Fort Ticonderoga seeks out new research and perspectives on one of the most important military and political events of its era. We seek papers from established scholars in addition to graduate students and others that relate to the origins, conduct, or repercussions of the Seven Years’ War broadly speaking. We are especially interested in topics and approaches that engage the international quality of the conflict as well as representing the variety of peoples and places involved.

We welcome interdisciplinary approaches and perspectives covering the period from the 1740s to the 1760s. Papers may include or engage:

• Material Culture
• Biographical Analysis
• Campaign Histories
• Archaeological Investigations
• Cultural, Social, and Political Ramifications
• Indigenous Populations

Sessions are 30 minutes in length followed by 10 minutes for audience questions. Fort Ticonderoga may provide speakers with partial travel reimbursement. Please submit a 300-word abstract and CV by email by June 1, 2019, to Richard M. Strum, Director of Academic Programs:

Theatres of War
The New Research in Military History Conference 2019
A Conference of the British Commission for Military History
8-9 November 2019
Lancaster University

Throughout history, strategists and warriors have had to fight not only their opponents but also the elements, across land, sea, and air. The operational environment has played a key role in devising and determining strategies and tactics and influenced the outcome of many battles, while war has had a dramatic impact on its physical environment. This reciprocal importance of war and its theatre has left its trace in the written sources and also in the landscape. The organisers would thus welcome proposals addressing any period that approach the theme of ‘Theatres of War’ from different perspectives with a variety of methodologies, ranging from traditional archival-based research to battlefield archaeology and digital tools. Whilst papers should ideally embrace the conference’s broad theme, the organisers will also consider paper and panel proposals on topics relating to any aspect of the history of warfare.

This year’s edition of the innovative, increasingly successful and thus acclaimed ‘New Research in Military History’ Conference will be hosted by Lancaster University, and take place from 8 to 9 November 2019. These two days will also include a tour of Lancaster Castle, a conference dinner, and a keynote speech by Professor John Gillingham FBA (LSE), ‘War and the Enslavement of the Enemy’s Women: From (the) Iliad to (the) Islamic State’.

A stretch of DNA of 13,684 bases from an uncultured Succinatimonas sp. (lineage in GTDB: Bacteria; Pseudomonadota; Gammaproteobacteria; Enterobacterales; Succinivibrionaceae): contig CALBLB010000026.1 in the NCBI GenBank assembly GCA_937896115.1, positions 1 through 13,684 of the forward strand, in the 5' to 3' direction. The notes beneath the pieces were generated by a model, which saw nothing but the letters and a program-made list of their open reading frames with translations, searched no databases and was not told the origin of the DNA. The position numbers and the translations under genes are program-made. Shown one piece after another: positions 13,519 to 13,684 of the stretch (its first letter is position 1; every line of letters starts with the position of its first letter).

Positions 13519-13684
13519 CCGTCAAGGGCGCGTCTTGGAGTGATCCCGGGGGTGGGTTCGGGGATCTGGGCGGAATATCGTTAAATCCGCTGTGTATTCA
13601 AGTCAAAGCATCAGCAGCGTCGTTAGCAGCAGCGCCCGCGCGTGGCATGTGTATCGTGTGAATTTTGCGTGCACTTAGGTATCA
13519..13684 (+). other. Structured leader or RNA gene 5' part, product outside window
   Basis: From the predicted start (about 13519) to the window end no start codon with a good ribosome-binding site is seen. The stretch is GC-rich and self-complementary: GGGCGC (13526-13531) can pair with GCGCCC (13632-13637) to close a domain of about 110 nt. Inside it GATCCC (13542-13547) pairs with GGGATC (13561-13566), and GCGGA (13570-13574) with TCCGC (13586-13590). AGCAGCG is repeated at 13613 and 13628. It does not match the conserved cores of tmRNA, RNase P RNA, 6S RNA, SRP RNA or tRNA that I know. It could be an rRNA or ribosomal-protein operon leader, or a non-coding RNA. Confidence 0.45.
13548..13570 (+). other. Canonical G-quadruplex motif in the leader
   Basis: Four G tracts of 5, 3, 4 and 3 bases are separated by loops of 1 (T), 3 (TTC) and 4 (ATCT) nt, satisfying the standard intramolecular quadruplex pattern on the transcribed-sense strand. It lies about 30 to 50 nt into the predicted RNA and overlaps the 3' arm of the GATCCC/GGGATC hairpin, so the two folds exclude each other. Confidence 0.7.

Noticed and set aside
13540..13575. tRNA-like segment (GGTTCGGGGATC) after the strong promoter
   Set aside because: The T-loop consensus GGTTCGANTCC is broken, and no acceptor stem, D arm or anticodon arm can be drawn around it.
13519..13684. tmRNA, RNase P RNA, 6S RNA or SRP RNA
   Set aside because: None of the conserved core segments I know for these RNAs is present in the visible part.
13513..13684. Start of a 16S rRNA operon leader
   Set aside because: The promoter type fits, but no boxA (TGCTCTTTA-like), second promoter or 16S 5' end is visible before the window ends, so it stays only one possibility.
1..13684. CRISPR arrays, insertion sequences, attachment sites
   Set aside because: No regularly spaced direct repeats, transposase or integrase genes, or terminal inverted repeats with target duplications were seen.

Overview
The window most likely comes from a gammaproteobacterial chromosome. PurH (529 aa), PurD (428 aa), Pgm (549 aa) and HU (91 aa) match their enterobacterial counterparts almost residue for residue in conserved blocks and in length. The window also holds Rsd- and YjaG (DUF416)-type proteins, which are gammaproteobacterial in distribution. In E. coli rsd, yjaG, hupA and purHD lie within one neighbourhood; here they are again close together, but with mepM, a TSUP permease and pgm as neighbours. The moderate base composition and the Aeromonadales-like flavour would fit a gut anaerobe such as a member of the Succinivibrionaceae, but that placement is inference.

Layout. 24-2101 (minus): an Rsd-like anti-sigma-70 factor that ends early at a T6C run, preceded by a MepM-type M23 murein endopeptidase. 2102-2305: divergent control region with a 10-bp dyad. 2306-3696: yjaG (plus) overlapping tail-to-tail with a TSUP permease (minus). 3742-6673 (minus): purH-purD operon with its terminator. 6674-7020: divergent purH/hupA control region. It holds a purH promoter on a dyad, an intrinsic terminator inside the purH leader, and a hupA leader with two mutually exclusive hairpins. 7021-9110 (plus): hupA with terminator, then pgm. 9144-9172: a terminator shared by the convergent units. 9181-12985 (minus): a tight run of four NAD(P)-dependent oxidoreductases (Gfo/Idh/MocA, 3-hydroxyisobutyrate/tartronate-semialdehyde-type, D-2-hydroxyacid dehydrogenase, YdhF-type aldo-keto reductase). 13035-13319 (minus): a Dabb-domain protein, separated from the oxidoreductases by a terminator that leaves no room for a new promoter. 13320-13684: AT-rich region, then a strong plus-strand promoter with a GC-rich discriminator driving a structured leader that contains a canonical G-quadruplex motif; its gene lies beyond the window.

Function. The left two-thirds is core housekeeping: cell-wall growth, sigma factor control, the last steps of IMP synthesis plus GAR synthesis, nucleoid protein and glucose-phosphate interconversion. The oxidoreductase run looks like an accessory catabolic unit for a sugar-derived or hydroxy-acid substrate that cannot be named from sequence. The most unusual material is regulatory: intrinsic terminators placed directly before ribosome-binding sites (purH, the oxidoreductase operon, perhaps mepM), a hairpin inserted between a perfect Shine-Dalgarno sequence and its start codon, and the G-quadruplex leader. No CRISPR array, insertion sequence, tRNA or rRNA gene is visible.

The British Commission for Military History is committed to providing a platform for early career scholars and to fostering original, innovative, and ground-breaking research in the History of Warfare. Therefore, the organisers are particularly keen to receive proposals from PhD students, post-doctoral and early career researchers.

Proposals for papers of twenty minutes should consist of a 300 word abstract and a short biography (maximum 200 words), and contain the applicant’s full name, institutional affiliation (if any), and contact email address. Panel proposals should provide the same material for each of the three panel members, as well as an introduction of 500 words and the name and contact details of a chair. All proposals should be submitted to both Dr Sophie Thérèse Ambler ( and Dr Marco Wyss ( The deadline for submissions is 19:00 on 30 June 2019. Applicants will be informed on whether or not their proposal has been accepted no later than 31 July 2019.

The Many Faces of War V: An annual interdisciplinary symposium on the experience and impact of war throughout history

October 17th-18th, 2019 at South Dakota State University

The study of warfare is often restricted to the sphere of military history and rarely allowed to transcend the artificial boundaries of historical study, namely those limited by geography and periodization. Throughout the ages war has had the greatest impact, not on the political elite who declare wars but on those who fight and die and their families and friends.

This annual interdisciplinary conference aims to address both the experience and impact of war for those fighting as well as for those on the periphery of combat.

Alongside traditional avenues of military historical study, subtopics of particular interest are:
Women in war; the social stigma of retreat or cowardice; war and agriculture; the impact of scorched earth policy on populations; The depopulation of villages; war’s effect on birth or marriage rates of the loss of male citizens; prisoners of war; camp-followers and non-military personnel; displacement of populations; arms production; social security systems for war widows and orphans; the effect of training on a soldier’s mindset and actions (before, during and after combat); the social position of soldiers; peacetime relations between soldiers and civilians; wartime relations between civilians and occupying armies; war as spectacle; laughter in war; literature and poetry of war; the art and architecture of war and remembrance. This year we encourage a focus on veterans and associated studies or experiences.

The conference is aimed equally at postgraduate students, researchers in the early stages of their careers and established academics. There are no specific geographical or temporal parameters regarding the subject matter of papers, and scholars and students of ancient, medieval and modern warfare are encouraged to submit proposals. We would also encourage the proposal of panels of three papers.